Bark Scorpion Behavior
The genus Centruroides includes seventy different species of scorpion, of which the Arizona bark scorpion is the most deadly. Bark scorpions are smaller than other species of scorpion. Bark Scorpions are active and aggressive predators that can detect movement up to 3 feet away. They typically have poor eyesight. Bark scorpions are nocturnal, preferring to roam and forage during the night.
Bark scorpions give birth to their young, like all scorpions, and litters contain 25-30 young. Bark scorpions do not burrow, but prefer to live under woodpiles, lawn debris, and rocks. Most scorpion species are solitary, but bark scorpions prefer to congregate in groups during the winter. Adults typically live 6 years in the wild. In lean times, the bark scorpion has the ability to lower its metabolism, allowing it to live off of very little food for months at a time. Its’ small stature allows it to crawl through extremely small spaces. The bark scorpion is one of the only kinds of scorpions to be able to walk on vertical rough surfaces. They prefer to rest upside down.
Problems caused by Arizona Bark Scorpions
Bark scorpions do not seek out humans, but they will take advantage of any food, water, or shelter source they can. Bark scorpions are frequently found in bathrooms, closets, and garages. Outdoors they prefer to live under woodpiles, abandoned objects, or outbuildings.
The bark scorpion is quick to attack when they are provoked or when defending their territory. Bark Scorpions have varying intensities of venom strength, and the Arizona bark scorpion is the most lethal scorpion in North America. They can climb on walls and up trees, and because they prefer to rest upside down, people are often stung after picking up an object that a scorpion was resting on. Bark scorpions are generally on the smaller size, and this is a huge environmental advantage for them. Any crack larger than a toothpick can be used by bark scorpions to enter a dwelling.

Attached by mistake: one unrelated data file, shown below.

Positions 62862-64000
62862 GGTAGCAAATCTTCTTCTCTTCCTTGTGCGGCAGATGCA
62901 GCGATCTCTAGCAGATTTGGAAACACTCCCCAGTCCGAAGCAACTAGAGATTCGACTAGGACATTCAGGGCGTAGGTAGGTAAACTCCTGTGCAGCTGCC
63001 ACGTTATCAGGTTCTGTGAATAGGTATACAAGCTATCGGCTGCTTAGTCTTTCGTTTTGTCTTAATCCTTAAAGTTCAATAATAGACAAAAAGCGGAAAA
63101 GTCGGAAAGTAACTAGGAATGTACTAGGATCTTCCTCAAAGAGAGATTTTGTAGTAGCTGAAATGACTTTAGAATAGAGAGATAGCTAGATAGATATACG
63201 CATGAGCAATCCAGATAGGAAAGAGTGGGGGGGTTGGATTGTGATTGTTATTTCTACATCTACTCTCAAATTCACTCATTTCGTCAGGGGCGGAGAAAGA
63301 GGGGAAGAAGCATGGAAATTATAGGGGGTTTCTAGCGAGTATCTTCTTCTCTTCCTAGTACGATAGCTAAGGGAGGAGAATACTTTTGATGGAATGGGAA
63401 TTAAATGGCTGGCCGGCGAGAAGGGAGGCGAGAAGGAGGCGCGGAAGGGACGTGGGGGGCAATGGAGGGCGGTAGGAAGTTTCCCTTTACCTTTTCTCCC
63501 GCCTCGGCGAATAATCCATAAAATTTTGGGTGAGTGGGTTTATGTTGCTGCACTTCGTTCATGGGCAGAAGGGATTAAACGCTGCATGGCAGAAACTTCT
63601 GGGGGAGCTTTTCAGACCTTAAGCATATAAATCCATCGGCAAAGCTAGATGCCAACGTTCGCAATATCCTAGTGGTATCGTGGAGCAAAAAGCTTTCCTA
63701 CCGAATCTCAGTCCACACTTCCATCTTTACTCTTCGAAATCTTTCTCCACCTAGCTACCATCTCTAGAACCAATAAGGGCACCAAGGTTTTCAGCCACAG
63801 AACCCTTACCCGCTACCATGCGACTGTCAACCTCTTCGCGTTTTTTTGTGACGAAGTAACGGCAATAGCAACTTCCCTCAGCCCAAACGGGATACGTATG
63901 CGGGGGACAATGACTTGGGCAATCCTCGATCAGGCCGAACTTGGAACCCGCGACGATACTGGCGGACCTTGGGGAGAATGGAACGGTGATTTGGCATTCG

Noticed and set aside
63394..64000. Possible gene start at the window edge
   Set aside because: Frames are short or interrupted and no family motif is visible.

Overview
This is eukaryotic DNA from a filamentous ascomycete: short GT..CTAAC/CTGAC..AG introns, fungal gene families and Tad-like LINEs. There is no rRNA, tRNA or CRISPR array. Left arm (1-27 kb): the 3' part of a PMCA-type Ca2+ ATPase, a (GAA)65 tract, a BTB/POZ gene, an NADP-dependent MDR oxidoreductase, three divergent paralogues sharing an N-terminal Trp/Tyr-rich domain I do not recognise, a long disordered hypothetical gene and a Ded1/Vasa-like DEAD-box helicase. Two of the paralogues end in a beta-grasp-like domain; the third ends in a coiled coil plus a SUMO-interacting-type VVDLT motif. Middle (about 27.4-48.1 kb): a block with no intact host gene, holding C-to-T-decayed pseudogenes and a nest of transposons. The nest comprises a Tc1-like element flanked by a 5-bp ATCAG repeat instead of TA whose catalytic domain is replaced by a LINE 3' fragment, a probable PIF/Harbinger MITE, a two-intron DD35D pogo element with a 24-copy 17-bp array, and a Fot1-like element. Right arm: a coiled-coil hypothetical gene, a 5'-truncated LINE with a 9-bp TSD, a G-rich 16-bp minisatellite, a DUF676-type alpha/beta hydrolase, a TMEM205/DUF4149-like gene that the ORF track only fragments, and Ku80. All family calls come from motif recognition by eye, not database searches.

Preventing Bark Scorpion Infestations
Bark scorpions have an obvious danger, especially the Arizona bark scorpion. Bark Scorpions are an exceptionally adaptable type of scorpion, blending in with the environment and lowering their metabolism in times of food shortage. They are able to establish residence in almost any indoor or outdoor space, and this make prevention complex. If a bark scorpion is found, extreme caution should be used around the animal.
There are a couple of basic habits that can prevent scorpions around or in a building: reducing clutter, storing items in plastic (not cardboard), removing yard or garage debris, and avoiding leaving items on the ground. If children are present on the property, make sure to teach them to not pick up scorpions.Consider sealing the building, and calling a scorpion control professional to inspect or perform the sealing. Spraying for scorpions is not always effective, depending on the pesticide used. If scorpion activity is suspected, a black-light can be used to find scorpions at night, as they glow in the dark when exposed to UV light. Pest control experts are trained to provide homeowners with important preventative information, and should be relied on for advice or professional help.
Eliminating and Controlling Bark Scorpions
Bark scorpions are aggressive and active, and if more than one is found in a building, it could indicate an infestation. Scorpions are comfortable in human dwellings or outdoors, and they will do anything to protect themselves, their nest, or their young. The best approach to eliminating and preventing future problems with desert hairy scorpions is through professional help. At Pest Control Inc., our pest control professionals resolve desert hairy scorpion infestations using a variety of different treatment techniques, including state-of-the-art surveillance, removal, and exclusion solutions.